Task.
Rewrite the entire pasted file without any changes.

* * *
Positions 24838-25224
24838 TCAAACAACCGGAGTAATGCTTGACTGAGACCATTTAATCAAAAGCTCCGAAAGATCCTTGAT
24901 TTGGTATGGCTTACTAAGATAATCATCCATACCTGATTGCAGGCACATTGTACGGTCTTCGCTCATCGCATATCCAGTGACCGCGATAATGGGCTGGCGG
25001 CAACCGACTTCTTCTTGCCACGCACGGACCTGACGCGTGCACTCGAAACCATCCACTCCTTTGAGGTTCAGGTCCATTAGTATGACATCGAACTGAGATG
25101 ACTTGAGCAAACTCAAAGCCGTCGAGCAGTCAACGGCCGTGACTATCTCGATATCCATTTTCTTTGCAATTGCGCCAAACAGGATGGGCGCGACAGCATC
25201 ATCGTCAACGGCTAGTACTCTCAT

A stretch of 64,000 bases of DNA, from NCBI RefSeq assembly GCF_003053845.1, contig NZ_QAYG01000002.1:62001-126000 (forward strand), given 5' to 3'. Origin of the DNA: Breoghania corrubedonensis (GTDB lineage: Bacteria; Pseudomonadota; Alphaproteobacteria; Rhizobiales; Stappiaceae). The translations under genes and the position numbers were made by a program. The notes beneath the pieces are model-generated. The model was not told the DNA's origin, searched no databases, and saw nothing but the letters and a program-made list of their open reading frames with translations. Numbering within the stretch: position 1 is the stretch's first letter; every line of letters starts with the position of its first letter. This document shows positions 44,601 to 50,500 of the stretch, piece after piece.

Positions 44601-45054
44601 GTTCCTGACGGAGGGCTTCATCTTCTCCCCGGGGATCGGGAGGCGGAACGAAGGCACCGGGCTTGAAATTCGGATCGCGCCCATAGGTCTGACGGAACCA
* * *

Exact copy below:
Positions 24838-25224
24838 TCAAACAACCGGAGTAATGCTTGACTGAGACCATTTAATCAAAAGCTCCGAAAGATCCTTGAT
24901 TTGGTATGGCTTACTAAGATAATCATCCATACCTGATTGCAGGCACATTGTACGGTCTTCGCTCATCGCATATCCAGTGACCGCGATAATGGGCTGGCGG
25001 CAACCGACTTCTTCTTGCCACGCACGGACCTGACGCGTGCACTCGAAACCATCCACTCCTTTGAGGTTCAGGTCCATTAGTATGACATCGAACTGAGATG
25101 ACTTGAGCAAACTCAAAGCCGTCGAGCAGTCAACGGCCGTGACTATCTCGATATCCATTTTCTTTGCAATTGCGCCAAACAGGATGGGCGCGACAGCATC
25201 ATCGTCAACGGCTAGTACTCTCAT

A stretch of 64,000 bases of DNA, from NCBI RefSeq assembly GCF_003053845.1, contig NZ_QAYG01000002.1:62001-126000 (forward strand), given 5' to 3'. Origin of the DNA: Breoghania corrubedonensis (GTDB lineage: Bacteria; Pseudomonadota; Alphaproteobacteria; Rhizobiales; Stappiaceae). The translations under genes and the position numbers were made by a program. The notes beneath the pieces are model-generated. The model was not told the DNA's origin, searched no databases, and saw nothing but the letters and a program-made list of their open reading frames with translations. Numbering within the stretch: position 1 is the stretch's first letter; every line of letters starts with the position of its first letter. This document shows positions 44,601 to 50,500 of the stretch, piece after piece.

Positions 44601-45054
44601 GTTCCTGACGGAGGGCTTCATCTTCTCCCCGGGGATCGGGAGGCGGAACGAAGGCACCGGGCTTGAAATTCGGATCGCGCCCATAGGTCTGACGGAACCA